Patients check into the (fictitous) Boston Memorial Hospital for routine operations and, inexplicably, go into irreversible comas. Dr. Susan Wheeler (Genevieve Bujold) wants to know why much to the disappointment of her doctor boyfriend (Michael Douglas). When she tries to find answers, she finds herself marked for death.
Michael Crichton directed from Robin Cook's great novel. There are huge gaps in logic, but the film is so exciting and entertaining those can be forgiven. It's fairly well-directed and well-done overall. There are many great sequences--Bujold being stalked by a killer in the hospital late at night; a visit to the creepy Jefferson Institute; some lovely views of Cape Cod MA; Bujold, and then Douglas, tracking a suspicious oxygen line and the "accidental" death of a janitor. Also there's Jerry Goldsmith's loud, pounding score moving the picture along and, best of all, this was shot on location in Boston.
The acting is so-so. Douglas and Bujold are OK as the leads. Richard Widmark is having the time of his life playing a hospital administrator. Rip Torn and Elizabeth Ashley also turn in good performances. Also look for Tom Selleck, Ed Harris (with hair!) and Joanna Kerns in bit parts.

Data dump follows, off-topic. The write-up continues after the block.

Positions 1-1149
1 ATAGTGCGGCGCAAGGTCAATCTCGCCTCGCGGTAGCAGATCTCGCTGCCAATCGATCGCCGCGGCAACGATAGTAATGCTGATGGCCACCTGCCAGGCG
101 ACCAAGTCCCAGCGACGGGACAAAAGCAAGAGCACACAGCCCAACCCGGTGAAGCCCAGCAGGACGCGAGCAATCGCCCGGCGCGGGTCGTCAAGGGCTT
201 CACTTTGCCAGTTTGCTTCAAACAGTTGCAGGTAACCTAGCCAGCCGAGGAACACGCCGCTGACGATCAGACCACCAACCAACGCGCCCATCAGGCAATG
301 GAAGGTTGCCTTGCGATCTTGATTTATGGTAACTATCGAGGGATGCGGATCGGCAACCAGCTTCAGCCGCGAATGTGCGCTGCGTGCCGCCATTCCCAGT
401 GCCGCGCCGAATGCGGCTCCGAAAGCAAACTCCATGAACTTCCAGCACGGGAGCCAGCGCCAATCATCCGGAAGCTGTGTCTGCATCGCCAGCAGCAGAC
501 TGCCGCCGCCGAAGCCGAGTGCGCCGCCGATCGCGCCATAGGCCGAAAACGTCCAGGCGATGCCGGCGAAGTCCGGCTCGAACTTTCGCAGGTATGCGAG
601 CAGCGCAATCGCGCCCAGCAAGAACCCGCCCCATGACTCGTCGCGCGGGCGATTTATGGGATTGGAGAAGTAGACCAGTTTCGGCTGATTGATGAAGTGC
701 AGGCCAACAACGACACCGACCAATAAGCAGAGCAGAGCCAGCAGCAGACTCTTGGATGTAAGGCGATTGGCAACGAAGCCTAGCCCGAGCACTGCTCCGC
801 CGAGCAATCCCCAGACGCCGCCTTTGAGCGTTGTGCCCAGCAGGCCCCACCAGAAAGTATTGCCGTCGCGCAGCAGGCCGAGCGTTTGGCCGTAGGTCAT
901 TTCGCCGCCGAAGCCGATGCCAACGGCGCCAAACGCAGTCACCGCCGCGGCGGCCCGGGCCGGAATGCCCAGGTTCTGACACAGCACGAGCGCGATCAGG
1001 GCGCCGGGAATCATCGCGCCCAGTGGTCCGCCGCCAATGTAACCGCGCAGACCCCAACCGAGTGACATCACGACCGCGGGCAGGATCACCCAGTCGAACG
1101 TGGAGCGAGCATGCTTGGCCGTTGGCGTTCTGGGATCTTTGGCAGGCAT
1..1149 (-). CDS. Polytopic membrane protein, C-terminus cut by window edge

A very good movie. However you do have to deal with some very dated dialogue of Bujold trying to make it in a "man's" world. Also be aware that this is pretty extreme for a PG rated movie--there are fairly clear shots of Bujold's body during a shower scene and plenty of nude, dead bodies in a freezer sequence and some really gruesome scenes throughout the hospital.
This film has disappeared for some reason. It caused a lot of excitement around here when it was filmed in 1977 and was a big hit in 1978. Then it just disappeared. That's surprising considering how the careers of Cook, Crichton and Douglas have taken off. It deserves rediscovery.
53 out of 56 found this helpful